The era of entrepreneurship is alive and well. Many Americans have ambitiously set out on career paths of their own making for decades, but the last several years have seen an uptick in new business applications being filed across the country.
People love the idea of working for themselves and forging their path rather than working for a larger entity. It takes a brave and motivated individual to start a business, especially if their livelihood depends on it, but it can also be incredibly rewarding.
One industry sector that is ready-made for entrepreneurial spirits is home improvement/construction. Though many will elect to take the DIY route with the internet at their fingertips, there will always be a need for professional contractors who can count on their experience to do a job well.
Plus, some people are simply not cut out for handiwork, and these individuals will always look to professional assistance first.
If you are considering a career in the contracting business, then you need to be prepared for what you are taking on.
5 Crucial Things To Know Before Becoming A Contractor:
Here are a few things you need to know before deciding to become a contractor.
1. Becoming Licensed
Any contractor that is worth their salt has a license for the work that they do. Homeowners or business owners will immediately scroll past your name if you do not have a license to do the project that they have.
Pursuing a license to become a contractor will be a necessary step that you take before working on any job. Fortunately, for most disciplines, there are online certifications that you can pursue to obtain that license.
For others, you can probably locate an in-person course nearby. These classes allow you to obtain a license for contracting work, at a very low cost in some cases, that will demonstrate your education and expertise to potential clients.
2. Having the Right Tools
A huge part of being a self-employed contractor is the equipment that you have access to. To do a job well, every project requires specific tools or machines that can accomplish what the property owner needs for their project.
The right equipment can make your job easier and quicker, while also ensuring quality work. You will have to decide whether you want to purchase certain tools to keep on hand or rent equipment depending on the job.
Does a client need a fence built around their property to keep some livestock? You’ll need to rent or buy a quality skid steer post-pounder to ensure that the posts are placed into the ground evenly and without splitting. Before you consider a career as an efficient contractor, know that you will have to invest in equipment to get serious consideration from clients.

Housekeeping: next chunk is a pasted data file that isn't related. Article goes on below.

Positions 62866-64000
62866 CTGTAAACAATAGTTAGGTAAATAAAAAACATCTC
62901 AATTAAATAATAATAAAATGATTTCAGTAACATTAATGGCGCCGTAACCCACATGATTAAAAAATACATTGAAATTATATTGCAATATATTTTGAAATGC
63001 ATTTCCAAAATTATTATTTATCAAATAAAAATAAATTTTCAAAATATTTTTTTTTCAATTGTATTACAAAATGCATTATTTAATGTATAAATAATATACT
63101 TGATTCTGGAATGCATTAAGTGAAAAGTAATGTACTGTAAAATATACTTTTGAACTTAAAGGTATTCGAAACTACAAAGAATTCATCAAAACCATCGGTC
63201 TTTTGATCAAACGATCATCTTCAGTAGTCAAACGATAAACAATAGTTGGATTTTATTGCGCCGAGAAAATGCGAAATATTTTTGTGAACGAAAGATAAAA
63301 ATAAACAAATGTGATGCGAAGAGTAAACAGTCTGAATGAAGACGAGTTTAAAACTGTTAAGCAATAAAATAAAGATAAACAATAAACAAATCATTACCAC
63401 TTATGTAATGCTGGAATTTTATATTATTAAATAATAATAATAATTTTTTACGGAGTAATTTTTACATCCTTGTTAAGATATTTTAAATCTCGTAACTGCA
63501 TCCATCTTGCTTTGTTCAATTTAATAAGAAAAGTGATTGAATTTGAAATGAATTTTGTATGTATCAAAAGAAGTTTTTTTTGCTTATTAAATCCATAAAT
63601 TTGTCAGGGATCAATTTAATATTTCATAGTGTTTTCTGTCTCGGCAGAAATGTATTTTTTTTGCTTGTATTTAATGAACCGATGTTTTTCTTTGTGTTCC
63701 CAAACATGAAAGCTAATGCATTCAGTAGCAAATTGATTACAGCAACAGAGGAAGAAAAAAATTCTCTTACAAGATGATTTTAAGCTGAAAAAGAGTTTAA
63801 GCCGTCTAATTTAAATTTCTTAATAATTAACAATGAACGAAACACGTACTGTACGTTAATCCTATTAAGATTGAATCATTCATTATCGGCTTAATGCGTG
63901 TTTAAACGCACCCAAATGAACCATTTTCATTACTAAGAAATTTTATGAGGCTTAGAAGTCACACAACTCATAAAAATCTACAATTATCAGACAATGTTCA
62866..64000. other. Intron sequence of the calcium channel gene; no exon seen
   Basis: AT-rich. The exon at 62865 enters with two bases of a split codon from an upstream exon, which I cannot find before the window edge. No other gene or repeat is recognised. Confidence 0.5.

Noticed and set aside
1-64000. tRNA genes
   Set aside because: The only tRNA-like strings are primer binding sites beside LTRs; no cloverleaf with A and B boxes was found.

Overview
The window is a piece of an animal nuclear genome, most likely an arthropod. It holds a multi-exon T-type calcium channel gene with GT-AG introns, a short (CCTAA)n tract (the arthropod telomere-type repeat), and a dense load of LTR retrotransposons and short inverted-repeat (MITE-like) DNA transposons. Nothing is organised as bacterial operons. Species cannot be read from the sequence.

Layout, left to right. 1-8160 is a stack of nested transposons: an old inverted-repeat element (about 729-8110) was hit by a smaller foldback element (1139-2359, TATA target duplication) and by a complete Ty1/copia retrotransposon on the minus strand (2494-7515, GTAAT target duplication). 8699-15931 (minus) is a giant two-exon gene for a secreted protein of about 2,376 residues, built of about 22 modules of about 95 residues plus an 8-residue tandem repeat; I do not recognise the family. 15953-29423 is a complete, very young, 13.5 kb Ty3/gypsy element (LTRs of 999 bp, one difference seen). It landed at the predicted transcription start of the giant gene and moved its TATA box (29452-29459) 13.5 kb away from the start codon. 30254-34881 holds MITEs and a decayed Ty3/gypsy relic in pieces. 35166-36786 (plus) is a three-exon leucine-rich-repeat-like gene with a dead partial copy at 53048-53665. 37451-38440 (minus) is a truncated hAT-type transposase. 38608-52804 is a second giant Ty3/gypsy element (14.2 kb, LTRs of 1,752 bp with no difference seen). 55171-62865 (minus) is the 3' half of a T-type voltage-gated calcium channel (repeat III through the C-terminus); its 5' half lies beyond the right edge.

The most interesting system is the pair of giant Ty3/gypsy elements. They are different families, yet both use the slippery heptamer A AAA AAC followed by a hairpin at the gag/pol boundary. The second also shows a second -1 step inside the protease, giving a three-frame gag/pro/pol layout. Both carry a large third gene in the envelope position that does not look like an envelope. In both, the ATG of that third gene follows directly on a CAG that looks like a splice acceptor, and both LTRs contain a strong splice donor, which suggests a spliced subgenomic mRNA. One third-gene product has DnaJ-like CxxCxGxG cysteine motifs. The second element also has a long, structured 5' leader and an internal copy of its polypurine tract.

3. You Will Need A-Plus People Skills
Though contractors are mostly thought of as people who work with their hands, you will need to have incredible people skills to be successful in this industry.
A lot of your job will come down to how you communicate with clients before, during, and at the conclusion of a project. You need to be a good communicator in order to understand their vision for improvement, and good listeners will be more effective at interpreting goals into a project plan. Also, things will go wrong during a project.
Materials may be delayed, or unforeseen circumstances could slow the process and make your clients dissatisfied. You will need to be a master at being honest and open with your clients to make sure that they are informed during every step of the project. Also, when problems arise, communication will be a necessary part of finding a solution.
4. Familiarize Yourself with Current Trends
Knowing what is popular in your industry will be a key to your success. If your contracting knowledge is outdated for years or even decades, clients may not want to rely on you for their projects. For this reason, you will need to stay on top of current trends in your specific field of expertise.
If you work in home improvement, then knowing about energy-efficient upgrades will set you up as a leading expert who can help homeowners save money on utilities without harming the environment.
Stay up-to-date on the latest trends in the industry to demonstrate to clients that you are constantly learning in your field.
5. Be Prepared for Hard Work
Becoming a solopreneur is difficult enough on its own. But when you strike out on your own journey as a self-employed contractor, then you will have to work even harder for success.
Your biggest obstacle may be startup costs for equipment and marketing yourself to find clients.
Before you make this career-changing decision, know that you will potentially have to work harder than you ever have in order to be successful. However, if you are passionate about this decision, then you can find a way to make it happen.